The benefit of this approach is that this makes available for qualification a smaller list of contacts to start with. Also, the contacts have qualified themselves somewhat by professing a level of interest. This is as useful for a new company as an established one, with existing list of clients.
The problem with this approach is that it still leaves the bulk of qualification tasks open. And, there is still no systematic way to prioritize which leads need attention ahead of others.

Over-riding issue with “metrics”: Marketing gets measured by leads that they manage to “create” while sales is measured by revenue. For a detailed discussion read my previous posts, here and here. So, even under the second scenario above, marketing has an incentive to “stuff” the funnel with contacts as leads who have shown even the slightest desire to engage with us. Unless there is a clear understanding of the minimum state of qualification at which the lead gets passed on to sales, such leads will continue to be held in contempt by the sales function.

In B2B scenarios, we need to recognize that decisions are normally collectively undertaken. Also, by attaching a lead to a contact, we are re-stating the obvious: this contact can potentially give us business. Well, that’s why he was in your contact list to start with, isn’t it?
A lead, thus:
1. Is not a contact but is associated with one or  more contacts in the same customer account.
2. Needs to be nurtured and progressed into a deal.
3. Needs to be jointly “owned” and seen as having resulted from sales and marketing efforts in order  to have credibility.
4. Needs association with a product or service that we can sell into that account.
5. Needs to result from activities performed by the contacts in an account – as logged in the system and sales and marketing activities targeting those contacts related to the same class of products and services.
I discussed this in more depth in my post called A better way to recognize “leads” in CRM systems.

What do you think? Is a shift of focus from contacts to their activities warranted? Do share if you spot challenges in either the thought or its practical implementation.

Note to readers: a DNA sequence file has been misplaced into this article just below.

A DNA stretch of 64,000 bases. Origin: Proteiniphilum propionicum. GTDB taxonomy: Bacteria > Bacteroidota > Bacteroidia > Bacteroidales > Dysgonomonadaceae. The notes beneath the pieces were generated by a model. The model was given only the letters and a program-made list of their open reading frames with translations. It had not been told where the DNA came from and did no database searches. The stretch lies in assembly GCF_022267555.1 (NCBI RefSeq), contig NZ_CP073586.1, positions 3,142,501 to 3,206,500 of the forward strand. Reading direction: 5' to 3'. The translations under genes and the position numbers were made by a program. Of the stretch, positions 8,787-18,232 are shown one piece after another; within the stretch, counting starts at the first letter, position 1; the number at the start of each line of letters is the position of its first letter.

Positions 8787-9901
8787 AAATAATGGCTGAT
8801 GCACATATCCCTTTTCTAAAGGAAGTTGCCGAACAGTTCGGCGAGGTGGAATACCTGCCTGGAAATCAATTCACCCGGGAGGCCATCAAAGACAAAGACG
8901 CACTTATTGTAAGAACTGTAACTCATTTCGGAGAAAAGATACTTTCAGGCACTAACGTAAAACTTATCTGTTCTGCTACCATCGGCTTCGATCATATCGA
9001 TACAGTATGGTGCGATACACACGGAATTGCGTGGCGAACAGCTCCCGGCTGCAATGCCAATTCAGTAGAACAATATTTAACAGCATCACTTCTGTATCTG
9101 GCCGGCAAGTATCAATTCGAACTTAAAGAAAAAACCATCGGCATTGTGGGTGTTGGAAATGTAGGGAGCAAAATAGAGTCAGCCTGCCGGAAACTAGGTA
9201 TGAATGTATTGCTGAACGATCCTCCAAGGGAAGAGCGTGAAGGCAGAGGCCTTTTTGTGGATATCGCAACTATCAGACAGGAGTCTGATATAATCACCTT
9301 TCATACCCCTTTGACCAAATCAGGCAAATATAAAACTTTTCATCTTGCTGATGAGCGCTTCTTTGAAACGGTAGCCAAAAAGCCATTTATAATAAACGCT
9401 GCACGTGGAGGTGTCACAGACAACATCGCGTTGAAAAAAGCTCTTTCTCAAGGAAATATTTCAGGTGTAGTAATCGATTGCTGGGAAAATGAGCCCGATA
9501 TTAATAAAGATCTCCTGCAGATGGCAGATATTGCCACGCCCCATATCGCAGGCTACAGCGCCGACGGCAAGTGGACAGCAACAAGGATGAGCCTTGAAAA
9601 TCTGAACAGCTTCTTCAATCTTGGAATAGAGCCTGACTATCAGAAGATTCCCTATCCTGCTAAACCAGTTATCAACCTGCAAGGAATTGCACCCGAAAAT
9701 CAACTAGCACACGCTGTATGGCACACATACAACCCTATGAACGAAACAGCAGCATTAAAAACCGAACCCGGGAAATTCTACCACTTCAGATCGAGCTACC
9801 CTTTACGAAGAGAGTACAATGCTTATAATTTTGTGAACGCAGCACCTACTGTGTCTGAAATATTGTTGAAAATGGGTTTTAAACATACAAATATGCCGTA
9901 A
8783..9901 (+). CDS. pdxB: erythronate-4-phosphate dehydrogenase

CRM system components

A component level diagram for a CRM System

A component level diagram for a CRM System

There is no dearth of CRM products available in the market, either on desktops or delivered on the cloud. A simple search can throw up more than 200 product names. Most are “me-too” products, the CRM is not a new concept.

To a prospective user of a CRM system, all this choice spells confusion. It really comes from the lack of exactness of what really is a CRM system.

Whether the CRM system is deployed via the desktop/ intranet or over the internet using the SaaS model, most common CRM softwares will have one or more of the components shown above.

Campaign manager: Manages the setting up of (marketing) campaigns, targeting a list of customer contacts who will be targets of a particular marketing message; be it product promotion or communication regarding a new capability.
Sales Force Automation: Manages the logging of customer activities, whether in response to a campaign or otherwise, creates and manages “deals” and essentially manages the sales funnel.
Content Manager: Rarely seen in low-end systems, this integrates web-publishing with other communication (like e-mail newsletter) so that information sent to the customer, from whatever source, is always current and same irrespective of media.
1.  Quote making (optionally backed by a quote configurator)